Oh look, there’s a critic on The Young Folks named Donald, and he’s reviewing a movie about the fast food chain McDonald’s! Yeah, I’m not buying that as coincidental either. We all think we know the story of McDonald’s, all the gross rumors about questionable ingredients or general negligence. However, very few of us know the true origins of where and when McDonald’s became the fast food giant it is. Although, in reality, it’s not much better of a story to hear than the aforementioned questionable business practices, because it’s just as sketchy and morally bankrupt.
The Founder stars Michael Keaton as Ray Kroc, whom we all associate with the founding of the McDonald’s enterprise. On the contrary, Ray was originally a business to business sales rep trying to sell a milkshake mixer and wasn’t succeeding very well. However, that all changed when he stumbled upon a small fast food shop owned by brothers Mac (John Carroll Lynch) and Dick (Nick Offerman) McDonald. Working with the brothers, Kroc would go on to create a franchise out of the brothers’ humble beginnings, even if he knew he would have to back-stab the brothers to get there.
With the story so heavily focused on the three leading men, it’s great to see all three of them performing so well here. Keaton does an excellent job portraying the scummy, yet slightly sympathetic Kroc, showcasing the drive such a business man would need to make this fast food empire a reality, while also never portraying him as a saint along the way. Offerman and Lynch make a great team as the brother duo who created this little store together, believing it could be something truly great. All three actors work extremely well off each other, from their beginning coalition to the eventual headbutting that would come with such a skyrocketing enterprise.
In addition, the McDonald brother origin story is a great one to learn about, and it serves as a nice jumping point to see why these brothers care about their restaurant so much as to ensure it’s in the right hands. On that note, Ray Kroc’s own journey into skyrocketing the fast food business is an interesting one as well. It’s purpose is to showcase the struggles of a business person who has always wanted more than what he’s had. While never painting him as 100% good or 100% bad, you do understand where Kroc’s decisions come from as the story progresses, such as him treating the business with love and dedication initially, but eventually having to turn towards shadier methods as his financial situation became worse. It’s a great way of showing a human being rather than a caricature, even if he eventually does start becoming a lot more toxic towards the brothers as the film progresses.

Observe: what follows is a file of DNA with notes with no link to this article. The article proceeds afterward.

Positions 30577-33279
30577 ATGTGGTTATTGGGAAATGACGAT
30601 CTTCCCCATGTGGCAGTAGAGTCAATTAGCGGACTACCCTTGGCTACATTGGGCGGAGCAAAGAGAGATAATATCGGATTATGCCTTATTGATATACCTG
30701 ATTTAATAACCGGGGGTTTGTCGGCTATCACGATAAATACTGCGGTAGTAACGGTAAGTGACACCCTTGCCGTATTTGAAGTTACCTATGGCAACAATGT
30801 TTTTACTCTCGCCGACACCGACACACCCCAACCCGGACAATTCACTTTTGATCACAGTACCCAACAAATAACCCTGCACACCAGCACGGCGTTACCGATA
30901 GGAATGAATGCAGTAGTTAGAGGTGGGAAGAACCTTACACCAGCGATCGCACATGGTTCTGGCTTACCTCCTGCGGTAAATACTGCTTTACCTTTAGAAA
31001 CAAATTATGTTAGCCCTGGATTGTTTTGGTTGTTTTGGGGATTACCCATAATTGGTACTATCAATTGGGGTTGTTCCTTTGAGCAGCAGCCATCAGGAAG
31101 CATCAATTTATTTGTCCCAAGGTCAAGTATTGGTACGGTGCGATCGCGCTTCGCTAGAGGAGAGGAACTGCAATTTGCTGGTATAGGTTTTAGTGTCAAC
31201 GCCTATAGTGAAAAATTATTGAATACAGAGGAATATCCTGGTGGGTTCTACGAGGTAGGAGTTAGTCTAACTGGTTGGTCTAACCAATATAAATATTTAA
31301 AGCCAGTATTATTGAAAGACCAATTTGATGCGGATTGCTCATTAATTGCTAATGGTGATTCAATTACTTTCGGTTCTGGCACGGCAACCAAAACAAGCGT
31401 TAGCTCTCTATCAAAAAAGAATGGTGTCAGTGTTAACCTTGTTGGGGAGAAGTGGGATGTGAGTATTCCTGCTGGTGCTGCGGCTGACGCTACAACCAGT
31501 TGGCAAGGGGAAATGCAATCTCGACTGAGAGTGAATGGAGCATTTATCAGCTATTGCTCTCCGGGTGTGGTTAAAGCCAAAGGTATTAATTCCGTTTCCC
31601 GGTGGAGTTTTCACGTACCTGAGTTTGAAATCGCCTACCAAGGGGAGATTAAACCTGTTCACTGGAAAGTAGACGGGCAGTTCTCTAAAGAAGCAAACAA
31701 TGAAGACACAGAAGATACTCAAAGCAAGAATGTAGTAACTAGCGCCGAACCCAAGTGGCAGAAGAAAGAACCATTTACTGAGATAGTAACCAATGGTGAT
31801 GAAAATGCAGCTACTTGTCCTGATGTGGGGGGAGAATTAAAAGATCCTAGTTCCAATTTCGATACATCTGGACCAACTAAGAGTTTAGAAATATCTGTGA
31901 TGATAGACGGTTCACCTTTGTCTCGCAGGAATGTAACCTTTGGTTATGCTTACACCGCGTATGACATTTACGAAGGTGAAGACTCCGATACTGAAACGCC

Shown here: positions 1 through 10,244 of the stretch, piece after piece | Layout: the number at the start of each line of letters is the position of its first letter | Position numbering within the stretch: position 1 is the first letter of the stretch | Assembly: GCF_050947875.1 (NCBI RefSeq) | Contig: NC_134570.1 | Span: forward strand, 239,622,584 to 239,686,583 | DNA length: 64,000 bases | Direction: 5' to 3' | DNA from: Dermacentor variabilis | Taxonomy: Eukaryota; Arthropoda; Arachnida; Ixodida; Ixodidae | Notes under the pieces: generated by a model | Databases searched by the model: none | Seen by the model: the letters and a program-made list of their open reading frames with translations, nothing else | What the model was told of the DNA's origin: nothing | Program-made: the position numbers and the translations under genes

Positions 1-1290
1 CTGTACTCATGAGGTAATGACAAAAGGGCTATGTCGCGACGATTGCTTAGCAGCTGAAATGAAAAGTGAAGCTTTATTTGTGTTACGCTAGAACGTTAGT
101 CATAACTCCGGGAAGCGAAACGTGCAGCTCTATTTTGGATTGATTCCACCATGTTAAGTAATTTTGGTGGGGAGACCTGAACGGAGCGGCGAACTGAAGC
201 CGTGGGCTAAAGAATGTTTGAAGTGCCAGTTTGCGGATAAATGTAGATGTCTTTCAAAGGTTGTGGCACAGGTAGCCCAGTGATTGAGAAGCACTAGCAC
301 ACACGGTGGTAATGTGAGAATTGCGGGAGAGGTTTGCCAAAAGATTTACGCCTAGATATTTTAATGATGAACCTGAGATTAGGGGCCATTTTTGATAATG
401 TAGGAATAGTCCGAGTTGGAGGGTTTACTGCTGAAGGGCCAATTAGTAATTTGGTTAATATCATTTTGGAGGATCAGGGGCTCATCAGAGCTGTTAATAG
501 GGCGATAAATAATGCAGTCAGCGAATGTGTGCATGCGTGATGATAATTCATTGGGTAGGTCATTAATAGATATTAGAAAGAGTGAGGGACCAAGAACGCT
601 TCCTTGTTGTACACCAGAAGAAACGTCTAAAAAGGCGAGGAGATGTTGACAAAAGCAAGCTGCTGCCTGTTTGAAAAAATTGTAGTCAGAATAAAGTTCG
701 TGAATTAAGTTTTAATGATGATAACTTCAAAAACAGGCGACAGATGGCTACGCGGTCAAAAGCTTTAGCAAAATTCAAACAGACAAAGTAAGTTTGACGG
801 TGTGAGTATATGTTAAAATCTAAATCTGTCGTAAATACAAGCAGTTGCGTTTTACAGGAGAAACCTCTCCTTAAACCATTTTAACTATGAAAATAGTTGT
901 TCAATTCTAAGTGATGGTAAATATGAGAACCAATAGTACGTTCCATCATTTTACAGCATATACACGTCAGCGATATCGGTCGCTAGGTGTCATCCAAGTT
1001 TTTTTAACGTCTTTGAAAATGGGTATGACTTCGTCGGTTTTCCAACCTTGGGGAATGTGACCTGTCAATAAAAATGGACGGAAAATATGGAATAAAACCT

The film is far from a perfect biopic, however, as some parts of story drag on longer than necessary, while other moments are skimmed over without much thought or explanation. Some audience members will find themselves getting slightly bored towards the film’s middle, as it starts to grind before Kroc starts to turn into a more devious business person. Not to mention, the subplot involving Kroc’s eventual marriage to Joan Smith (Linda Cardellina) feels out-of-place seeing as to how their marriage happened long after the events of the narrative (at least according to the info I found).
Also, I don’t know if you’d consider this a spoiler, but if you’re familiar beforehand of Ray Kroc’s history, you should already he know he pulls some scummy moves in creating the McDonald’s empire. Initially, the film does a good job of showing that Ray wasn’t unmotivated in making changes, he had personal reasons that he needed to make progress that conflicted with what the original McDonald brothers wanted. However, about half way through the movie, that progression just seems to stop entirely out of nowhere, and Ray Kroc is immediately transformed into little more than a business prick. The way the film built him up towards the beginning didn’t change the fact you knew he’s transform into a sleaze bag, but you at least knew where he was coming from. Close towards the midway mark, however, their just appears to be this “click” where the filmmakers forgot to include another key moment or two to truly transition him from a hot head with a dream to a cold-hearted, calculating corporation owner. It’s a bit disjointed, and serves as a rather noticeable distraction to an otherwise interesting amount of character exploration.
Despite this, The Founder is another good biopic picture worth checking out. Whether it’s the rather interesting true story that compels the viewer to sit through and learn more about Kroc’s booming business, or the three great leads commanding the screen, there’s a lot of enjoyment to be had here, even when the film starts to drag or show its rushed elements. Much like your favorite fast food burger, The Founder may be a little hastily cobbled together, but the enjoyment is still there in the experience.